On Sat, Nov 6, 2010 at 1:45 AM, Ulrich Hansen <firstname.lastname@example.org
> Am 05.11.2010 19:23, schrieb Valessio Brito:
>> My Opinion:
>> 4. The Lisp Machine, a proposal is noisy, dark and mechanics. Lack
>> the human touch.
>> My proposal for a vote: Each proposal must have an objective
>> presentation of inspiration and creation.
>> The interpretation or vision of creation is interesting to see if it
>> corresponds to Debian.
> Thanks for criticising. I try to answer and to present my idea. Sorry if
> it's a bit lengthy.
> I wouldn't put technology in a position where it stands against humanity or
> a human touch. In contrary: Deeply human ideas can be the driving force for
> technological development - think of the AT&T charta: "The general route of
> the lines of this association will connect one or more points in each and
> every city, town or place in the State of New York... with one or more
> points in each and every other of the United States, and in Canada and
> Mexico; and each and every of said cities, towns and places is to be
> connected with each and every other city, town or place in said states and
> countries, and also by cable and other appropriate means, with the rest of
> the known world." What an idea. To connect everyone with everyone. In 1923.
> Another idea like this was written down in August 1983: The plan to build "a
> complete Unix-compatible software system for standard hardware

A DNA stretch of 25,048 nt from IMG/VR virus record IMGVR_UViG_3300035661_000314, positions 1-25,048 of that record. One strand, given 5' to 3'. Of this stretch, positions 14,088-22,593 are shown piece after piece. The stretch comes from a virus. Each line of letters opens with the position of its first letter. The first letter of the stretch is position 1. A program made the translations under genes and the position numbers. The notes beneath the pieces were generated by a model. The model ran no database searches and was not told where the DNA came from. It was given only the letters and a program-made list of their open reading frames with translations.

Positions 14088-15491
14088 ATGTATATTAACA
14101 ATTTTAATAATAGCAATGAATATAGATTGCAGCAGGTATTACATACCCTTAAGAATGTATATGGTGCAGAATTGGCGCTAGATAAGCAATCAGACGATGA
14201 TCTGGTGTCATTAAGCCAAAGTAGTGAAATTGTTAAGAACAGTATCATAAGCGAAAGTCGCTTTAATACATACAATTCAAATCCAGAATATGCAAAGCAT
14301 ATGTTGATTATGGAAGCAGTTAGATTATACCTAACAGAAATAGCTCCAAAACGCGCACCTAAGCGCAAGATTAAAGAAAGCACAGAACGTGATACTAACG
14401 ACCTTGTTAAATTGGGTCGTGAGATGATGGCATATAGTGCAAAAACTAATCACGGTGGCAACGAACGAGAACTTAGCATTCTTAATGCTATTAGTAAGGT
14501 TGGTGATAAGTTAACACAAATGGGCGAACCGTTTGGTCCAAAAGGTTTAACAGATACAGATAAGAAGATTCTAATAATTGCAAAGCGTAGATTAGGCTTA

> architectures, to be shared freely with everyone". Richard Stallman wrote
> these lines on the first pages of his "Lisp Machine Window Manual". He hid
> the idea in a computer manual, one month before he went public with it in
> his famous "Free Unix!" mail. The idea to enable people to develop and work
> with software in a community, where everyone is free to share ideas and
> The Lisp Machine on the photograph, on which my theme is based, may look
> dark and mechanical (and even a bit dusty). But it's the product of years of
> work of a human being, of Richard Greenblatt, once called "hacker of
> In his book "Hackers" Steven Levy describes Greenblatt as student in 1963:
> "He was turning out an incredible amount of code, hacking as much as he
> could, or sitting with a stack of print-outs, marking them up. He'd shuttle
> between the PDP-1 and TMRC, with his head fantastically wired with the
> structures of the program he was working on (...). To hold that
> concentration for a long period of time, he lived, as did several of his
> peers, the thirty-hour day. It was conducive to intense hacking, since you
> had an extended block of waking hours to get going on a program, and, once
> you were really rolling, little annoyances like sleep need not bother you.
> The idea was to burn away for thirty hours, reach total exhaustion, then go
> home and collapse for twelve hours. An alternative would be to collapse
> right there in the lab.“
> Some may call this inhuman. And its not healthy anyway. But I think it is
> just freedom. To fully explore logical problems and to solve them the most
> elegant way. To hand-assemble a machine like the one on the photograph. And
> not to stop until it is perfect.
> This is what I tried to photograph and to put in my artwork. And I think
> it's obvious why I think it would be a great fit for Debian GNU/Linux.
> thanks for reading this, regards
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